Sports Injuries – Making the Right Call

Making the Right Call

When your child requires medical care in the evening or on a weekend, it’s important to assess the following:

1. Is the injury life-threatening – should I call 911 or get to an emergency room?
2. Can the injury wait until the pediatrician’s office opens? Can he or she hold out an extra day if they’re booked?
3. Does my child need medical attention now, for a non-life-threatening illness or injury?

  •  If you answered “Yes” to #1 for a life-threatening emergency, call 911 or proceed to the   nearest emergency room immediately.
  •  If you answered “Yes” to #2, you don’t consider your child’s condition severe, or you’re   comfortable treating some of the symptoms yourself, long enough to get an appointment.
  •  If you answered “Yes” to #3, you should visit an urgent care facility to evaluate the illness or   injury.

Premier Urgent Care locations welcome walk-ins from 9:00am – 9:00pm, 365 days a year. Our professional medical staff has the experience and technology to treat the following:

– Sprains
– Broken bones
– Lacerations
– Muscle strains
– Burns
– Fevers
– Allergic reactions
– Asthma attacks
– Cold and flu
– Viral illnesses
– Bronchitis
– Pneumonia
– Dehydration
– All other common illnesses
– Minor surgical procedures

As a parent, you never want to see your child hurt or in pain. So, watching aggressive soccer match-ups, football games and gymnastics competitions, for example, can be very stressful. Will your child get kicked, tackled or fall? What if another child gets hurt? Although uniforms provide protection and practice helps prevent accidents, injuries still happen.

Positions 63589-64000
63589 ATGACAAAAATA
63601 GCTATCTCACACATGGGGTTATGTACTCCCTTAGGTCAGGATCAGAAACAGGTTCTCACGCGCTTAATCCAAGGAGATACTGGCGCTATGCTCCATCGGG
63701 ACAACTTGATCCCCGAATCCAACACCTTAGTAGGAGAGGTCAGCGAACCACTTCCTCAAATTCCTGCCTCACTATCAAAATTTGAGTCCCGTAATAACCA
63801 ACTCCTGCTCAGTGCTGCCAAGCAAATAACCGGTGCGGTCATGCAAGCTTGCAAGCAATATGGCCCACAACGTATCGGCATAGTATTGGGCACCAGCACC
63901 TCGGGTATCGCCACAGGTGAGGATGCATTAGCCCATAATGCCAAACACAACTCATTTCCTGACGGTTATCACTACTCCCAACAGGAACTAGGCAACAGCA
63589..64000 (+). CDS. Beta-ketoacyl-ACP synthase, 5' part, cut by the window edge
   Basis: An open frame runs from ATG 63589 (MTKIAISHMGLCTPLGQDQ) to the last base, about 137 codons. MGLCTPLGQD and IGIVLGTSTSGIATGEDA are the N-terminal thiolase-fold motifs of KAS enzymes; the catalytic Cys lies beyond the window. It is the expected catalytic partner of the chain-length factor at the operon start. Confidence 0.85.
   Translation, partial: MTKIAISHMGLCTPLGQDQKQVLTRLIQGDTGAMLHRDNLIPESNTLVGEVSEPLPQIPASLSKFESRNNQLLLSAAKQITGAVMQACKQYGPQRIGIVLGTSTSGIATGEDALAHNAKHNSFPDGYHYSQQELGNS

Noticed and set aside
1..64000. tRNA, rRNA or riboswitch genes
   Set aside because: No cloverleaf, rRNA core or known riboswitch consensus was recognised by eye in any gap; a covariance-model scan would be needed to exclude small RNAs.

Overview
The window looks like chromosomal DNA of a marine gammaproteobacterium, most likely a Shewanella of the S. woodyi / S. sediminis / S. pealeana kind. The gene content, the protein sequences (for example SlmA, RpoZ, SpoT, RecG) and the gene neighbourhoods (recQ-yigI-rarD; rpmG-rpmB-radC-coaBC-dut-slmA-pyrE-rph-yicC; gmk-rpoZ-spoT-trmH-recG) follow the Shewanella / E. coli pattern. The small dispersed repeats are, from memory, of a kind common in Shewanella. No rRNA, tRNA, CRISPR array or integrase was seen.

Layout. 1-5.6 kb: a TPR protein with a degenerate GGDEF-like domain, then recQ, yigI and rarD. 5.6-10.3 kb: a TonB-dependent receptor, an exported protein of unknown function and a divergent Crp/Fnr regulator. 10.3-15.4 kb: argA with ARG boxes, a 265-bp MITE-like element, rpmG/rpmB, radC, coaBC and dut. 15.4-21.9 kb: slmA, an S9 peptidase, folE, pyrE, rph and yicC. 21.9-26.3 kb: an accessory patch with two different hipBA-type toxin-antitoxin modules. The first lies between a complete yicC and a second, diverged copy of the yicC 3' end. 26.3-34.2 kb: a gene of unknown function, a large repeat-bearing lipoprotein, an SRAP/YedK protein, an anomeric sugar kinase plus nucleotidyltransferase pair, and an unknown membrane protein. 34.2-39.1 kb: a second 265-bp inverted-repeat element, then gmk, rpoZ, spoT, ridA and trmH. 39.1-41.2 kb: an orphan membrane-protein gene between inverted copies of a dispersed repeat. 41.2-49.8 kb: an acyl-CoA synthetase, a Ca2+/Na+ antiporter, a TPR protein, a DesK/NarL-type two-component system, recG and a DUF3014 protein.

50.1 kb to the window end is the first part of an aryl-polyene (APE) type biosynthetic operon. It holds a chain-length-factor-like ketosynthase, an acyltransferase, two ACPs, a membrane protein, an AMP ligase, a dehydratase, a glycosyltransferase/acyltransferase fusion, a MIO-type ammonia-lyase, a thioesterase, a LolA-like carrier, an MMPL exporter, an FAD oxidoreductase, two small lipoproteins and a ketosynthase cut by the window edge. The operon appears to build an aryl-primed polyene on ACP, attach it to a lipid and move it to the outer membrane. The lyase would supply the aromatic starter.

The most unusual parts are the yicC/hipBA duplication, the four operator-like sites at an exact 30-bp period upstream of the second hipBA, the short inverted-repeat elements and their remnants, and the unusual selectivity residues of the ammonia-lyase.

Johns Hopkins estimates that about 30 million children and teens in the U.S. participate in some type of organized sport. Unfortunately, many children sustain injuries during these after-school and weekend activities. Johns Hopkins reported that most organized sports-related injuries – 62 percent – actually occur during practices, when doctors’ offices are closed.

The National SAFE KIDS Campaign and the American Academy of Pediatrics found that more than 3.5 million children, ages 14 and younger, are injured every year playing sports or participating in recreational activities.

If your child suffers a bruised ankle during a soccer game, you can forgo a long wait in an emergency room and visit an urgent care facility equipped with digital X-ray equipment. Your child can be seen quickly for an evaluation, diagnosis and treatment, providing you with the peace of mind that you made the right decision about their care.

The National SAFE KIDS Campaign and the American Academy of Pediatrics also concluded that more than 775,000 children, ages 14 and under, are treated in hospital emergency rooms each year with sports-related injuries. (This statistic does not include most high school-aged athletes.) The report showed that most of the injuries resulted from a fall, getting hit by an object, a collision, and overexertion during unorganized or informal sports activities.

If you have an active child who joins pick-up basketball games or plays sports in a competitive league, keep bandages and ice packs on hand for the inevitable scrapes or bruised knee. For the next level of treatment, ask yourself what the best course of action should be. It’s time to be the coach and make the call.

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